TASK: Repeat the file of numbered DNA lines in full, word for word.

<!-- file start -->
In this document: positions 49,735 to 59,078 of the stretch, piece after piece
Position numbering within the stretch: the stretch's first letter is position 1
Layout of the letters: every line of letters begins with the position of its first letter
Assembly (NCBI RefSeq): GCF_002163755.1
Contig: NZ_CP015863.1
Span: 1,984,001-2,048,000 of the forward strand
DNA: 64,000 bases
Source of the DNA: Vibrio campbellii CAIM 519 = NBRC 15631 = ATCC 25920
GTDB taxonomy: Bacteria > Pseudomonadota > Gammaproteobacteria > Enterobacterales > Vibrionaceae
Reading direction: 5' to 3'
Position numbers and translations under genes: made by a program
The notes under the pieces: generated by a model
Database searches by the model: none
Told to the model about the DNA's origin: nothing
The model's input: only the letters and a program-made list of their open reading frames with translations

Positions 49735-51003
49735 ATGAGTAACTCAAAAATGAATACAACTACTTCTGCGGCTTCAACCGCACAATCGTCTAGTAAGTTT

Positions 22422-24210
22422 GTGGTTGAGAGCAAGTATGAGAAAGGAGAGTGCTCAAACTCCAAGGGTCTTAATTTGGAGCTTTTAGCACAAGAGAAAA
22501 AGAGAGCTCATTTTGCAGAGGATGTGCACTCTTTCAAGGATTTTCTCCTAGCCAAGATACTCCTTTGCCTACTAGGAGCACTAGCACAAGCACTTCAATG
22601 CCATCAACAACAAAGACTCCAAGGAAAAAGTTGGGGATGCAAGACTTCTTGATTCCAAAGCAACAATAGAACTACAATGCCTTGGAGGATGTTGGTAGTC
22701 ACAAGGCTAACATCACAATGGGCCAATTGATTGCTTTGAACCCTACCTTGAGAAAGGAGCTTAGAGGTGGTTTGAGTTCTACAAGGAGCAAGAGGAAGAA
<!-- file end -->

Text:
In this document: positions 49,735 to 59,078 of the stretch, piece after piece
Position numbering within the stretch: the stretch's first letter is position 1
Layout of the letters: every line of letters begins with the position of its first letter
Assembly (NCBI RefSeq): GCF_002163755.1
Contig: NZ_CP015863.1
Span: 1,984,001-2,048,000 of the forward strand
DNA: 64,000 bases
Source of the DNA: Vibrio campbellii CAIM 519 = NBRC 15631 = ATCC 25920
GTDB taxonomy: Bacteria > Pseudomonadota > Gammaproteobacteria > Enterobacterales > Vibrionaceae
Reading direction: 5' to 3'
Position numbers and translations under genes: made by a program
The notes under the pieces: generated by a model
Database searches by the model: none
Told to the model about the DNA's origin: nothing
The model's input: only the letters and a program-made list of their open reading frames with translations

Positions 49735-51003
49735 ATGAGTAACTCAAAAATGAATACAACTACTTCTGCGGCTTCAACCGCACAATCGTCTAGTAAGTTT

Positions 22422-24210
22422 GTGGTTGAGAGCAAGTATGAGAAAGGAGAGTGCTCAAACTCCAAGGGTCTTAATTTGGAGCTTTTAGCACAAGAGAAAA
22501 AGAGAGCTCATTTTGCAGAGGATGTGCACTCTTTCAAGGATTTTCTCCTAGCCAAGATACTCCTTTGCCTACTAGGAGCACTAGCACAAGCACTTCAATG
22601 CCATCAACAACAAAGACTCCAAGGAAAAAGTTGGGGATGCAAGACTTCTTGATTCCAAAGCAACAATAGAACTACAATGCCTTGGAGGATGTTGGTAGTC
22701 ACAAGGCTAACATCACAATGGGCCAATTGATTGCTTTGAACCCTACCTTGAGAAAGGAGCTTAGAGGTGGTTTGAGTTCTACAAGGAGCAAGAGGAAGAA